To put things crudely, there are two ways to get the increase in total spending that we call “economic growth.” One way is for government to spend. The other is for banks to lend. Leaving aside short-term adjustments like increased net exports or financial innovation, that’s basically all there is. Governments and banks are the two entities with the power to create something from nothing. If total spending power is to grow, one or the other of these two great financial motors–public deficits or private loans–has to be in action.
For ordinary people, public budget deficits, despite their bad reputation, are much better than private loans. Deficits put money in private pockets. Private households get more cash. They own that cash free and clear, and they can spend it as they like. If they wish, they can also convert it into interest-earning government bonds or they can repay their debts. This is called an increase in “net financial wealth.” Ordinary people benefit, but there is nothing in it for banks.
And this, in the simplest terms, explains the deficit phobia of Wall Street, the corporate media and the right-wing economists. Bankers don’t like budget deficits because they compete with bank loans as a source of growth. When a bank makes a loan, cash balances in private hands also go up. But now the cash is not owned free and clear. There is a contractual obligation to pay interest and to repay principal. If the enterprise defaults, there may be an asset left over–a house or factory or company–that will then become the property of the bank. It’s easy to see why bankers love private credit but hate public deficits.
All of this should be painfully obvious, but it is deeply obscure. It is obscure because legions of Wall Streeters–led notably in our time by Peter Peterson and his front man, former comptroller general David Walker, and including the Robert Rubin wing of the Democratic Party and numerous “bipartisan” enterprises like the Concord Coalition and the Committee for a Responsible Federal Budget–have labored mightily to confuse the issues. These spirits never uttered a single word of warning about the financial crisis, which originated on Wall Street under the noses of their bag men. But they constantly warn, quite falsely, that the government is a “super subprime” “Ponzi scheme,” which it is not.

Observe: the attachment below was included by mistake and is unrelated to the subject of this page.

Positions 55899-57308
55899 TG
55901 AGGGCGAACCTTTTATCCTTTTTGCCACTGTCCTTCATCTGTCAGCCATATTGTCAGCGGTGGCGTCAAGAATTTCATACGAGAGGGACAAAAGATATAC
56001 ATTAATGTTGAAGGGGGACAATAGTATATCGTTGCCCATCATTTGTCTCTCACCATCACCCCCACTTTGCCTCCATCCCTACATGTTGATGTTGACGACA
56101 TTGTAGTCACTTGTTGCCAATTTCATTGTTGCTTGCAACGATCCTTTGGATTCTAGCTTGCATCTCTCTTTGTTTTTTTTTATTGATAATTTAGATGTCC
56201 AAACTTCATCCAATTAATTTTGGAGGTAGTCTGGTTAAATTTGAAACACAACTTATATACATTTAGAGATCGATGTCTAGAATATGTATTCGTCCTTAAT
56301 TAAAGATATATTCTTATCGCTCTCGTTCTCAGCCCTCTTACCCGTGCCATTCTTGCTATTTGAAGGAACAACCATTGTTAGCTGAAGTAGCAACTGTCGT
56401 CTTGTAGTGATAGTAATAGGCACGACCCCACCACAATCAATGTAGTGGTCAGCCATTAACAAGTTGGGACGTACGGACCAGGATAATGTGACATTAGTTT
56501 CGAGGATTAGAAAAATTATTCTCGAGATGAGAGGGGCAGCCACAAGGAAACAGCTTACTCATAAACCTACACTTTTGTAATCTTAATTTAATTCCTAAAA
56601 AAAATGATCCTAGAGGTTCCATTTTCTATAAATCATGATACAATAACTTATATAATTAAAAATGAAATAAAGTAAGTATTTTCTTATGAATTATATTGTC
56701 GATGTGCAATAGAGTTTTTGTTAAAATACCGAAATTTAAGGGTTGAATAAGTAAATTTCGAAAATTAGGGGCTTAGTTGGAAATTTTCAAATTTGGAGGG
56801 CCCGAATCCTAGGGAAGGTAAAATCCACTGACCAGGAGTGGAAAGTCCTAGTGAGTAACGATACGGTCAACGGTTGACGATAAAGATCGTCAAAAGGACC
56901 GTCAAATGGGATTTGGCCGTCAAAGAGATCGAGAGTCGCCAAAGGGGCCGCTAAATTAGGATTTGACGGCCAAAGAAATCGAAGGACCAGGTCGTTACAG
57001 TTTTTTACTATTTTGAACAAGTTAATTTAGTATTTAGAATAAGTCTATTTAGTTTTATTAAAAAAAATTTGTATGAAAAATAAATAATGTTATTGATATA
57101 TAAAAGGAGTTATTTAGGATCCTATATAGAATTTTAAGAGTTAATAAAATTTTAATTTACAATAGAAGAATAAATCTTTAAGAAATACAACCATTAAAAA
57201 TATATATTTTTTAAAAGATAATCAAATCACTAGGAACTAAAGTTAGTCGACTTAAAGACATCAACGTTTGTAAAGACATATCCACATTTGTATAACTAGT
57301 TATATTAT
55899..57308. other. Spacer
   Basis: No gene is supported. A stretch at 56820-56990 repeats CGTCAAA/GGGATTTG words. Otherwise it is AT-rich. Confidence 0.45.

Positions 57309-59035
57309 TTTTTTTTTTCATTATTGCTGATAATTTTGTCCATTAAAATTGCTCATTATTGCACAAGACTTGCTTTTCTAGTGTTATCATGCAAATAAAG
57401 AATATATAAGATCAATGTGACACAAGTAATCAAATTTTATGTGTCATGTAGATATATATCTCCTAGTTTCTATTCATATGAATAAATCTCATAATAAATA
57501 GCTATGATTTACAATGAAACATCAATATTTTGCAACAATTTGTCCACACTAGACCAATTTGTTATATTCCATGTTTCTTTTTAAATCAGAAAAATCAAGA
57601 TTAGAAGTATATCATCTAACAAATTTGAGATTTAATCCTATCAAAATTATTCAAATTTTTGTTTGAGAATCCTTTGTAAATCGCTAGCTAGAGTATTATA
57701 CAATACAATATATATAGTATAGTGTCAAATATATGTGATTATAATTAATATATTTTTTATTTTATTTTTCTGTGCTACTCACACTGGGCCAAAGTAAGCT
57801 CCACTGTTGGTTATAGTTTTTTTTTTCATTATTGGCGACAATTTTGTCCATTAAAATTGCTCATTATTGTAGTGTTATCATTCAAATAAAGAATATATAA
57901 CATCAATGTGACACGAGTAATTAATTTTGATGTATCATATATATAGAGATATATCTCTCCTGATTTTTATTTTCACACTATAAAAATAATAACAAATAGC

We also hear, from the same people, about the impending “bankruptcy” of Social Security, Medicare–even the United States itself. Or of the burden that public debts will “impose on our grandchildren.” Or about “unfunded liabilities” supposedly facing us all. All of this forms part of one of the great misinformation campaigns of all time.
The misinformation is rooted in what many consider to be plain common sense. It may seem like homely wisdom, especially, to say that “just like the family, the government can’t live beyond its means.” But it’s not. In these matters the public and private sectors differ on a very basic point. Your family needs income in order to pay its debts. Your government does not.
Private borrowers can and do default. They go bankrupt (a protection civilized societies afford them instead of debtors’ prisons). Or if they have a mortgage, in most states they can simply walk away from their house if they can no longer continue to make payments on it.
With government, the risk of nonpayment does not exist. Government spends money (and pays interest) simply by typing numbers into a computer. Unlike private debtors, government does not need to have cash on hand. As the inspired amateur economist Warren Mosler likes to say, the person who writes Social Security checks at the Treasury does not have the phone number of the tax collector at the IRS. If you choose to pay taxes in cash, the government will give you a receipt–and shred the bills. Since it is the source of money, government can’t run out.
It’s true that government can spend imprudently. Too much spending, net of taxes, may lead to inflation, often via currency depreciation–though with the world in recession, that’s not an immediate risk. Wasteful spending–on unnecessary military adventures, say–burns real resources. But no government can ever be forced to default on debts in a currency it controls. Public defaults happen only when governments don’t control the currency in which they owe debts–as Argentina owed dollars or as Greece now (it hasn’t defaulted yet) owes euros. But for true sovereigns, bankruptcy is an irrelevant concept. When Obama says, even offhand, that the United States is “out of money,” he’s talking nonsense–dangerous nonsense. One wonders if he believes it.
Nor is public debt a burden on future generations. It does not have to be repaid, and in practice it will never be repaid. Personal debts are generally settled during the lifetime of the debtor or at death, because one person cannot easily encumber another. But public debt does not ever have to be repaid. Governments do not die–except in war or revolution, and when that happens, their debts are generally moot anyway.
So the public debt simply increases from one year to the next. In the entire history of the United States it has done so, with budget deficits and increased public debt on all but about six very short occasions–with each surplus followed by a recession. read more
PHOTOGRAPH: Michael Wolf